A **Mann-Whitney U test** (sometimes called the Wilcoxon rank-sum test) is used to compare the differences between two samples when the sample distributions are not normally distributed and the sample sizes are small (n <30). It is considered to be the nonparametric equivalent to the **two sample t-test**.

This tutorial explains how to perform a Mann-Whitney U test in Stata.

**Example: Mann-Whitney U Test in Stata**

Researchers want to know if a fuel treatment leads to a change in the average mpg of a car. To test this, they conduct an experiment in which they measure the mpg of 12 cars with the fuel treatment and 12 cars without it.

Because the sample sizes are small and they suspect that the sample distributions are not normally distributed, they decided to perform a Mann-Whitney U test to determine if there is a statistically significant difference in mpg between the two groups.

Perform the following steps to conduct a Mann-Whitney U test in Stata.

**Step 1: Load the data.**

First, load the data by typing **use http://www.stata-press.com/data/r13/fuel2 **in the command box and clicking Enter.

**Step ****2: View the raw data.**

Before we perform the Mann Whitney U test, let’s first view the raw data. Along the top menu bar, go to **Data > Data Editor > Data Editor (Browse)**. The first column, *mpg*, shows the mpg for a given car while the second column, *treat*, shows whether or not the car received fuel treatment.

**Step 3: Perform a Mann-Whitney U test.**

Along the top menu bar, go to **Statistics > Summaries, tables, and tests > Nonparametric tests of hypotheses > Wilcoxon rank-sum test**.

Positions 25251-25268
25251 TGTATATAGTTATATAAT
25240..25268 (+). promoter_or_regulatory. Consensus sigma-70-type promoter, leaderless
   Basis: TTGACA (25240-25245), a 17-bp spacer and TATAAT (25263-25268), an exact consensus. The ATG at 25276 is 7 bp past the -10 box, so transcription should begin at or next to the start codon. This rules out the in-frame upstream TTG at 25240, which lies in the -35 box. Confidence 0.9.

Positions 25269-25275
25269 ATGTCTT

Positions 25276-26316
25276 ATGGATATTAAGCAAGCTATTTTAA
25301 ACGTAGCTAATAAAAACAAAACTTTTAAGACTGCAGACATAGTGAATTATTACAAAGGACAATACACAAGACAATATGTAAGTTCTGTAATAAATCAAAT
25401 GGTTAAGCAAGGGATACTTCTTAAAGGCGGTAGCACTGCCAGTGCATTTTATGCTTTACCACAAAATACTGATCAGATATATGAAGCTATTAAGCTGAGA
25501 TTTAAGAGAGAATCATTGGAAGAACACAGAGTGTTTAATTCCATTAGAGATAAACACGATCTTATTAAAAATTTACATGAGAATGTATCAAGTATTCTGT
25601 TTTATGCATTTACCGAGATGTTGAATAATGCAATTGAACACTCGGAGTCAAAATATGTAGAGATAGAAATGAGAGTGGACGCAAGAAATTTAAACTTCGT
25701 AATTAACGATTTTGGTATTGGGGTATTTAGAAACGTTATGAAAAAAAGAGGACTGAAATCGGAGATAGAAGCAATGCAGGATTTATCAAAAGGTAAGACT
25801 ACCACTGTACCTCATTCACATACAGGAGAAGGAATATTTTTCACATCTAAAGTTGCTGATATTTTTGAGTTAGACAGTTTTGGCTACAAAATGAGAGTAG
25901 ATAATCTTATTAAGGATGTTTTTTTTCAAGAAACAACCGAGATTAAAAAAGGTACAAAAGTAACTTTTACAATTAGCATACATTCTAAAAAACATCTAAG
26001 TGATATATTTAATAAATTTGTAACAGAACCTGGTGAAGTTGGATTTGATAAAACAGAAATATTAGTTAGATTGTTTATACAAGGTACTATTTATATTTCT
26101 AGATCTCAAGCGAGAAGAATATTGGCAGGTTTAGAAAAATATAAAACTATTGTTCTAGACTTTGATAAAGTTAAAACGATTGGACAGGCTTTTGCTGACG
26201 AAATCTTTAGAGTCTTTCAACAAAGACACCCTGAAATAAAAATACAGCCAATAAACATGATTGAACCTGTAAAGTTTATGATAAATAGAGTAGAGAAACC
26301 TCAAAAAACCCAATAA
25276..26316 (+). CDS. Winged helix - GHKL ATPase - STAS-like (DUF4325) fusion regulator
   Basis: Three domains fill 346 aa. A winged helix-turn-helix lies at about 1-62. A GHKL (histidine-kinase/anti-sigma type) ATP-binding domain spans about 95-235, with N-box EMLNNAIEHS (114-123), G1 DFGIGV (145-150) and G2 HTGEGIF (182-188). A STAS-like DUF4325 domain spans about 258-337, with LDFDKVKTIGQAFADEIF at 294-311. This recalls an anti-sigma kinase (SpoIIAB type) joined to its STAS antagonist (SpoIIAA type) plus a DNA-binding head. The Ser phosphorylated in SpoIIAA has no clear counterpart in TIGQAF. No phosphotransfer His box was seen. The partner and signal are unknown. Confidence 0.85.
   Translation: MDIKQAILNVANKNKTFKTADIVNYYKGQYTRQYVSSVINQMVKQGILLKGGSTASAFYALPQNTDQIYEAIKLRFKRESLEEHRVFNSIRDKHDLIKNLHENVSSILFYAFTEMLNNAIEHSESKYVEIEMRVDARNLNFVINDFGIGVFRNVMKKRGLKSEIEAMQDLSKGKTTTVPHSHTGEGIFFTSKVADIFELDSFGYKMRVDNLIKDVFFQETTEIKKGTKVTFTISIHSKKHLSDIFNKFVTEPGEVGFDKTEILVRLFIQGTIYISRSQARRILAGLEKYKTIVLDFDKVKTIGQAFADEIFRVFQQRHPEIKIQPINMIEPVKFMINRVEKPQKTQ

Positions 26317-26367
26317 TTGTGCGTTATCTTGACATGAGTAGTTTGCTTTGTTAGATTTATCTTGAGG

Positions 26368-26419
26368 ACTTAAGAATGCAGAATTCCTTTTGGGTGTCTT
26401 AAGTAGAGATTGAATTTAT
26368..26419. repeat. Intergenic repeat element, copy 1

For Variable, choose *mpg*. For Grouping variable, choose *treat*. Check both of the boxes below to display a p-value for an exact test and display an estimate of the probability that the variable for the first group is larger than the variable for the second group. Lastly, click *OK*.

The results of the test will be displayed:

The values that we are primarily interested in are **z **= -1.279 and **Prob > |z| **= 0.2010.

Since the p-value of the test (0.2010) is not smaller than our significance level of 0.05, we fail to reject the null hypothesis. We do not have sufficient evidence to say that the true mean mpg is different between the two groups.

**Step 5: Report the results.**

Lastly, we will report the results of our Mann-Whitney U test. Here is an example of how to do so:

A Mann-Whitney U test was conducted on 24 cars to determine if a new fuel treatment lead to a difference in mean miles per gallon. Each group had 12 cars.

Results showed that the mean mpg was not statistically significantly different between the two groups (z = -1.279, p = .2010) at a significance level of 0.05.

Based on these results, the new fuel treatment does not have a significant impact on the miles per gallon of cars.